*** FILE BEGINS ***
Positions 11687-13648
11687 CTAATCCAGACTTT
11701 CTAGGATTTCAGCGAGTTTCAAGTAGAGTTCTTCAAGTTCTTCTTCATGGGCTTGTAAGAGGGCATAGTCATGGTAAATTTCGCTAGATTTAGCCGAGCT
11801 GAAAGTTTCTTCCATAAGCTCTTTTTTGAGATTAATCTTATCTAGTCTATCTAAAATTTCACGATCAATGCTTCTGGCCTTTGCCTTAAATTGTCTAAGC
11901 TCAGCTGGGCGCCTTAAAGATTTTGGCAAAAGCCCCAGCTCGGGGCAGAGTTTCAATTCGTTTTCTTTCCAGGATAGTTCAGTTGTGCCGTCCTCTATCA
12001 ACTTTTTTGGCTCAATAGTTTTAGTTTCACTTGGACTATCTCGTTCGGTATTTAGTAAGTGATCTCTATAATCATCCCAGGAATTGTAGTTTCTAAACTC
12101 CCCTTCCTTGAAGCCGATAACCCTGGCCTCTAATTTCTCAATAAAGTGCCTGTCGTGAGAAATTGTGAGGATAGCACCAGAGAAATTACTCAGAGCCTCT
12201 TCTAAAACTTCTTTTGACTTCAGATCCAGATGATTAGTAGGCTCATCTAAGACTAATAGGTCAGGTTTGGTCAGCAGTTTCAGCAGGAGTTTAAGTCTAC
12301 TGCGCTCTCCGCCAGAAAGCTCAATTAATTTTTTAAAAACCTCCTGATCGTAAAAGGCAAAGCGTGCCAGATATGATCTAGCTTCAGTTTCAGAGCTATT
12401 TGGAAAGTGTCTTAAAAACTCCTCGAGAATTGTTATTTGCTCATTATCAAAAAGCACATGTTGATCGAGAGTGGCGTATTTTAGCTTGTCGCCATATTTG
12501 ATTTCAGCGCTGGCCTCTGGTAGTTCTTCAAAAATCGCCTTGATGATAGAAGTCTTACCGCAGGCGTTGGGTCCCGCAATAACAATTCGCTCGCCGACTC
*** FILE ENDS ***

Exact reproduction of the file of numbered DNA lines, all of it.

Positions 11687-13648
11687 CTAATCCAGACTTT
11701 CTAGGATTTCAGCGAGTTTCAAGTAGAGTTCTTCAAGTTCTTCTTCATGGGCTTGTAAGAGGGCATAGTCATGGTAAATTTCGCTAGATTTAGCCGAGCT
11801 GAAAGTTTCTTCCATAAGCTCTTTTTTGAGATTAATCTTATCTAGTCTATCTAAAATTTCACGATCAATGCTTCTGGCCTTTGCCTTAAATTGTCTAAGC
11901 TCAGCTGGGCGCCTTAAAGATTTTGGCAAAAGCCCCAGCTCGGGGCAGAGTTTCAATTCGTTTTCTTTCCAGGATAGTTCAGTTGTGCCGTCCTCTATCA
12001 ACTTTTTTGGCTCAATAGTTTTAGTTTCACTTGGACTATCTCGTTCGGTATTTAGTAAGTGATCTCTATAATCATCCCAGGAATTGTAGTTTCTAAACTC
12101 CCCTTCCTTGAAGCCGATAACCCTGGCCTCTAATTTCTCAATAAAGTGCCTGTCGTGAGAAATTGTGAGGATAGCACCAGAGAAATTACTCAGAGCCTCT
12201 TCTAAAACTTCTTTTGACTTCAGATCCAGATGATTAGTAGGCTCATCTAAGACTAATAGGTCAGGTTTGGTCAGCAGTTTCAGCAGGAGTTTAAGTCTAC
12301 TGCGCTCTCCGCCAGAAAGCTCAATTAATTTTTTAAAAACCTCCTGATCGTAAAAGGCAAAGCGTGCCAGATATGATCTAGCTTCAGTTTCAGAGCTATT
12401 TGGAAAGTGTCTTAAAAACTCCTCGAGAATTGTTATTTGCTCATTATCAAAAAGCACATGTTGATCGAGAGTGGCGTATTTTAGCTTGTCGCCATATTTG
12501 ATTTCAGCGCTGGCCTCTGGTAGTTCTTCAAAAATCGCCTTGATGATAGAAGTCTTACCGCAGGCGTTGGGTCCCGCAATAACAATTCGCTCGCCGACTC